Once we made the decision to go to Vancouver, I went about finding fun, active things our family could do. Because, 3/4 of my kids NEVER STOP! EVER. They love to jump, climb, run, and skip, and they are quite adventurous. One of the things I was most looking forward to was visiting and walking across a suspension bridge. Vancouver is famous for them. The pictures you can pull up on Google are AMAZING! And, I'm a sucker for amazing pictures.

So, on Day 1, we visiting Lynn Canyon Park and planned to spend the entire day there. The hike was absolutely breathtaking. And indescribable, even for me, a writer. It's what I'd always imaged a rain forest to be; without the poisonous snakes and frogs, and deadly insects. Twenty steps from a parking lot, we were suddenly surrounded by trees so tall and so lush I forgot all about my fear that it's quite possible my imaginary grandkids will not see a real tree in their lifetimes.  Where we live the coyotes and deer are being evicted daily for yet another huge house being built on yet another endangered plot of land.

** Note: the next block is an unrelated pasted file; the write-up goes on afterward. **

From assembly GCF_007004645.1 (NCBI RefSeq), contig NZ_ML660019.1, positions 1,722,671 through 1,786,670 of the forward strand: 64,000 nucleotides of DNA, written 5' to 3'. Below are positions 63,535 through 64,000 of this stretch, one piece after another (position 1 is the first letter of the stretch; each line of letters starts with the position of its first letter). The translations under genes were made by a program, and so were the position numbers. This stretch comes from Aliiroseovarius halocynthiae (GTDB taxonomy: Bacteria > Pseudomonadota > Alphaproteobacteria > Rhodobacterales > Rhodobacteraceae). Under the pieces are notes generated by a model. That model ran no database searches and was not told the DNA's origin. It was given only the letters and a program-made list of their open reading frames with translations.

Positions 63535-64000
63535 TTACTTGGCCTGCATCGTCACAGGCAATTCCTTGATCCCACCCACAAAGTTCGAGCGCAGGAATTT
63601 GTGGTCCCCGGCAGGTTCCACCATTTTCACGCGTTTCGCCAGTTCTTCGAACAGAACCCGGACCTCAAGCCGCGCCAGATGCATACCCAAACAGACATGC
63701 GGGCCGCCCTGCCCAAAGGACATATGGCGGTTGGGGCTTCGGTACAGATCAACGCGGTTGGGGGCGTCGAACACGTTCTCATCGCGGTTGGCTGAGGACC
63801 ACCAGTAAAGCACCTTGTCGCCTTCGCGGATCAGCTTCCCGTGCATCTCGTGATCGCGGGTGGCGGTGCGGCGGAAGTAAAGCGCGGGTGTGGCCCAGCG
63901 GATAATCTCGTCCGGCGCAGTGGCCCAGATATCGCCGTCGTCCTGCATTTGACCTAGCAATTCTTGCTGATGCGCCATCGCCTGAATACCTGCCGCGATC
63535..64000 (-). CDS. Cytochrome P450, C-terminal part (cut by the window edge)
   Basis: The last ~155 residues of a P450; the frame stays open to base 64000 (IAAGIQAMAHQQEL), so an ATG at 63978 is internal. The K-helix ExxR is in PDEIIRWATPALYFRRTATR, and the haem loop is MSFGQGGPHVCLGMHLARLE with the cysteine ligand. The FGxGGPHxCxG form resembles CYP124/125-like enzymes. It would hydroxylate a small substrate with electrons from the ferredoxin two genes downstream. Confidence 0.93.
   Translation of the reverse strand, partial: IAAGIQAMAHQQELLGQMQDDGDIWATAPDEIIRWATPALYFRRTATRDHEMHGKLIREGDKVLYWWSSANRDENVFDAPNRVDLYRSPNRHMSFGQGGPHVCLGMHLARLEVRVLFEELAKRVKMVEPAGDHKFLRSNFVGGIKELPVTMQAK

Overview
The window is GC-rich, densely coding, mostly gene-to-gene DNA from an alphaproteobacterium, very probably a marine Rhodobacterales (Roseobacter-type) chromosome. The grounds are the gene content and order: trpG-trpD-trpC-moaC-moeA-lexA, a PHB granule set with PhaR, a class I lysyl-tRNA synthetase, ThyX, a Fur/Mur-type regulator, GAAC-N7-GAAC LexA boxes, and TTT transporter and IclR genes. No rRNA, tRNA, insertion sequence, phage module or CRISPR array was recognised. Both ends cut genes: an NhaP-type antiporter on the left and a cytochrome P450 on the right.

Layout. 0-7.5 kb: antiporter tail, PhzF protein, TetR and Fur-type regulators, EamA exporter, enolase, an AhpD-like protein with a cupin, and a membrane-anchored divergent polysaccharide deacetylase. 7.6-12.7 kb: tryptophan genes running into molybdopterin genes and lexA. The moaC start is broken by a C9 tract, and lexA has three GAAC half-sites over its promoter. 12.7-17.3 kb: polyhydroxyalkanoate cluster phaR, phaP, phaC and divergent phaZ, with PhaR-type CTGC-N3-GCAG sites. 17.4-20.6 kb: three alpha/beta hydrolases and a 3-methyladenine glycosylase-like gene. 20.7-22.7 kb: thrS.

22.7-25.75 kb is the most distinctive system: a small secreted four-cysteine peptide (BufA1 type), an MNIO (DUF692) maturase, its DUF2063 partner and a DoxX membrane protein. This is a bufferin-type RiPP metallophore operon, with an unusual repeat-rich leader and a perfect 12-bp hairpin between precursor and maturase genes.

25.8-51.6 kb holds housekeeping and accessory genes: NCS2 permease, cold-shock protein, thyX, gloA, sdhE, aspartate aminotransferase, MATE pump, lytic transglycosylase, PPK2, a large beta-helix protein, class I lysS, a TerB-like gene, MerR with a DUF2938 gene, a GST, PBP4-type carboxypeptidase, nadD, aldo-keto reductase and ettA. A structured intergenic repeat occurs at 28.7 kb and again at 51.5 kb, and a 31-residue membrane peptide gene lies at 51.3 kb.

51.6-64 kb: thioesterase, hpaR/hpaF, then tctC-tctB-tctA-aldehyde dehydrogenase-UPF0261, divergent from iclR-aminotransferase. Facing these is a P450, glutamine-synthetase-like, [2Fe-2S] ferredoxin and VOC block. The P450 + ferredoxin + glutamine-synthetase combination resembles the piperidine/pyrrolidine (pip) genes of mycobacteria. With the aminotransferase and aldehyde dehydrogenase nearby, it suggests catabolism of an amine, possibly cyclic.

There were trees and tree stumps so big around that we guessed they had to be 100 years old. There were hills and valleys and cliffs and rocks and trees struck down by lightening. And hidden inside the park, along the trail we found a giant staircase, and a swimming hole with water so turquoise and clear we thought it was transported straight from our favorite beach in Honduras. We spotted waterfalls, lakes, bridges, and, of course, a suspension bridge.